Vodafone is shutting down its 3G network – 5 key things you need to know

A mobile phone showing the Vodafone logo
(Image credit: Rafapress / Shutterstock)

Vodafone has become the first UK mobile phone network to announce that dates for the full shutdown of its 3G network.

The switch-off, which Vodafone has already piloted in Plymouth and Basingstoke, will take place from June. It says this will happen in phases throughout the remainder of 2023, starting with Hull, Oxford and Greater London (in June) before rolling out across the South of England.

After that, Vodafone says that "the remainder of the UK will follow later in the year". All of the UK's big mobile networks have announced that they'll be slowly switching off their 3G networks over the next few years, but Vodafone has become the first to announce the timeline for a full switch-off in 2023.

The network says one of the reasons for its 3G network shutdown is that it'll allow for "faster, more efficient 4G and 5G services", which it says use less energy than 3G. While 3G has been around since 2003, it's now showing its age in terms of speed and reliability.

But what does Vodafone's 3G shutdown mean for you, and will some people now need to upgrade their phones? Here are the five key things you need to know.

1. Vodafone isn't shutting off 2G

Some phone network towers in front of a blue sky

(Image credit: Pexels)

If you're on an older Vodafone phone, the slight consolation is that the network isn't shutting off its 2G network. That means you should at least still be able to make calls and send texts, as its 2G apparently covers 99% of the UK population.

But in reality, anyone who's on Vodafone and doesn't have a 4G or 5G phone will likely want to upgrade their handset. 2G doesn't support most modern data services, so unless you're happy to live on Wi-Fi, you'll want to get a phone that supports 4G calling and more.

2. The 3G shutdown should help 4G and 5G speeds

5G services in india

(Image credit: YouTube)

Vodafone claims that switching off its 3G network will give it a "head start on reusing the radio frequencies" for improving the speeds and efficiencies of its 4G and 5G services.

But one factor it doesn't mention is its level of 4G and 5G coverage. Despite claiming elsewhere that its 4G network "covers more than 99% of the UK population", some customers who regularly only receive 3G are concerned that the switch-off could leave them a little stuck in no-mans land.

3. 4G coverage won't be affected, but there could be teething issues

Vodafone says that current 4G coverage isn't affected by its 3G shutdown, so any existing 4G devices – including compatible smartwatches – should theoretically continue to work as normal.

But you may need to brace yourself for a few issues in the immediate aftermath of a switch-off in your area. Vodafone says that "if you’re in one of the areas where 3G has been switched off, you might notice changes to your coverage for a few days afterwards".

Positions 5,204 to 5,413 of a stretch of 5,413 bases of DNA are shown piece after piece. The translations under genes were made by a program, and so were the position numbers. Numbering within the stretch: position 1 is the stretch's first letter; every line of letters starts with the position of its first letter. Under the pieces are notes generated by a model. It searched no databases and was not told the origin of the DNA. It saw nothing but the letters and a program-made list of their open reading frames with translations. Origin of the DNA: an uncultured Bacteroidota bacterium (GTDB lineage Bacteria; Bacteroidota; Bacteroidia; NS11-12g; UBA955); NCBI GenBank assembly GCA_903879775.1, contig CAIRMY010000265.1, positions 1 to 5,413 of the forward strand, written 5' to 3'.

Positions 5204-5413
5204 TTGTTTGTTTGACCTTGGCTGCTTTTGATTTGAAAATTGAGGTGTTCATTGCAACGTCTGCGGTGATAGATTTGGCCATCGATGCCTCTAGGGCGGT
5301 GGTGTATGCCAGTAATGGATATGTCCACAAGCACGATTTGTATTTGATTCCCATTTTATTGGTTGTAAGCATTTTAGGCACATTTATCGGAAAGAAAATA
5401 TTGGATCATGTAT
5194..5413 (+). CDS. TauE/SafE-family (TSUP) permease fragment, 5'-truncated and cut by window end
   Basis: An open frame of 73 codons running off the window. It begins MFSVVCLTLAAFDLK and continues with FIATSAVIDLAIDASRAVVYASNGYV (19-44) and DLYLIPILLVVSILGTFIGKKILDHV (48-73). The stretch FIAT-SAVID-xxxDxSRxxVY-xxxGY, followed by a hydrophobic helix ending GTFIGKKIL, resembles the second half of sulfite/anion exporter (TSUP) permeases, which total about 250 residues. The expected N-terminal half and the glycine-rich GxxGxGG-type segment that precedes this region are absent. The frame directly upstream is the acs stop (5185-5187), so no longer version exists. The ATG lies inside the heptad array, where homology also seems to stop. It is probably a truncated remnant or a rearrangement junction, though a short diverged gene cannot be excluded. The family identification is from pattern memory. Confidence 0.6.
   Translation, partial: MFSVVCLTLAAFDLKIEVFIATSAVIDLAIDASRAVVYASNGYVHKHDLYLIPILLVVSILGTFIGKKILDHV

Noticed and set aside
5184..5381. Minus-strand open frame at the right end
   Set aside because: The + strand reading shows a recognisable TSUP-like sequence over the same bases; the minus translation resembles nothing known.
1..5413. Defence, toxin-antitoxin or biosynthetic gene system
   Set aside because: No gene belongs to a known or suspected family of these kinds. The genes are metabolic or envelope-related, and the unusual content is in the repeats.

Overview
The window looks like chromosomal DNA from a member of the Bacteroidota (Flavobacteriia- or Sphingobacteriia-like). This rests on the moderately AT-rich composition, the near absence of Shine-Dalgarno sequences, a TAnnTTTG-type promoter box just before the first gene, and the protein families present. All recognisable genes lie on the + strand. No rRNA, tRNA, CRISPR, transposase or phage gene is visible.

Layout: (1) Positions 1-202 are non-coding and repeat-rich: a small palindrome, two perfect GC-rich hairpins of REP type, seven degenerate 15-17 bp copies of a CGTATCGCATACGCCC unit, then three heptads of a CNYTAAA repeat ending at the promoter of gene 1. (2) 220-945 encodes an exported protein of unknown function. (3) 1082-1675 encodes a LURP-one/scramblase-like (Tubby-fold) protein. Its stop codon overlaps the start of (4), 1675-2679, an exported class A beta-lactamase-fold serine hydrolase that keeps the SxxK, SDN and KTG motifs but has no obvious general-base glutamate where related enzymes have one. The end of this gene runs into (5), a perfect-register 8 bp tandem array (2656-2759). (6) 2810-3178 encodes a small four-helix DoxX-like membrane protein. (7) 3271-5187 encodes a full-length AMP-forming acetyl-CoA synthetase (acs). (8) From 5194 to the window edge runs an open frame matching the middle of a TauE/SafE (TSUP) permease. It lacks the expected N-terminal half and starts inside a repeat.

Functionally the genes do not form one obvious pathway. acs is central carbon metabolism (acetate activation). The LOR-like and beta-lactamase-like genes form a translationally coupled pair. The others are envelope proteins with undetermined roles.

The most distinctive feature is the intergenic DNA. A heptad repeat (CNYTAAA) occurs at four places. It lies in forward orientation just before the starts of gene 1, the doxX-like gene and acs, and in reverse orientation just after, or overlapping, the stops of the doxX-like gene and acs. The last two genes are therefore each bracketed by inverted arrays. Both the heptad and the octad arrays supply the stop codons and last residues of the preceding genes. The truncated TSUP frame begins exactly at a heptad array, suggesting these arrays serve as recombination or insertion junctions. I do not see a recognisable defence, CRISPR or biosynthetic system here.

4. Vodafone isn't the only UK network shutting down 3G

A laptop showing EE's 3G shutdown page

(Image credit: EE)

Vodafone has become the first UK network to confirm a full 3G shutdown before the end of 2023, but it certainly won't be alone for long.

As Ofcom's guide to the 3G shutdown reveals, two of its main rivals – EE and Three – have announced plans to switch off 3G in 2024. EE says it'll be turning off the network in early 2024, while those on Three can expect to see 3G disappear "by the end of 2024".

Lagging behind is O2, which hasn't announced when it'll be following suit. Theoretically, it doesn't have to do so until 2033, which is the official cut-off date for the end of 3G. But the precedent set by Vodafone and others will likely see it make an announcement before then.

5. You don't necessarily need an expensive 4G phone

If you or a relative is worried about being caught out by the 3G shutdown, it's worth knowing that you don't necessarily need to spend big on a future-proofed phone.

Our guide to the best cheap phones contains some bargain options, including the Moto G Fast, and it's possible to go way cheaper than that. Our guides on how to buy a refurbished phone, and how to stay safe buying refurbished smartphones, outlines all of the benefits and pitfalls of going second-hand.

These include using refurbished retailers like Backmarket, and running through a list of checks (like battery life, audio, and cameras) to make sure you've got a good deal. Of course, it's also well worth checking out the best mobile phone deals to see what SIM-free, contract, and SIM-only offers are available on cheaper 4G phones. 

Mark Wilson
Senior news editor

Mark is TechRadar's Senior news editor. Having worked in tech journalism for a ludicrous 17 years, Mark is now attempting to break the world record for the number of camera bags hoarded by one person. He was previously Cameras Editor at both TechRadar and Trusted Reviews, Acting editor on Stuff.tv, as well as Features editor and Reviews editor on Stuff magazine. As a freelancer, he's contributed to titles including The Sunday Times, FourFourTwo and Arena. And in a former life, he also won The Daily Telegraph's Young Sportswriter of the Year. But that was before he discovered the strange joys of getting up at 4am for a photo shoot in London's Square Mile.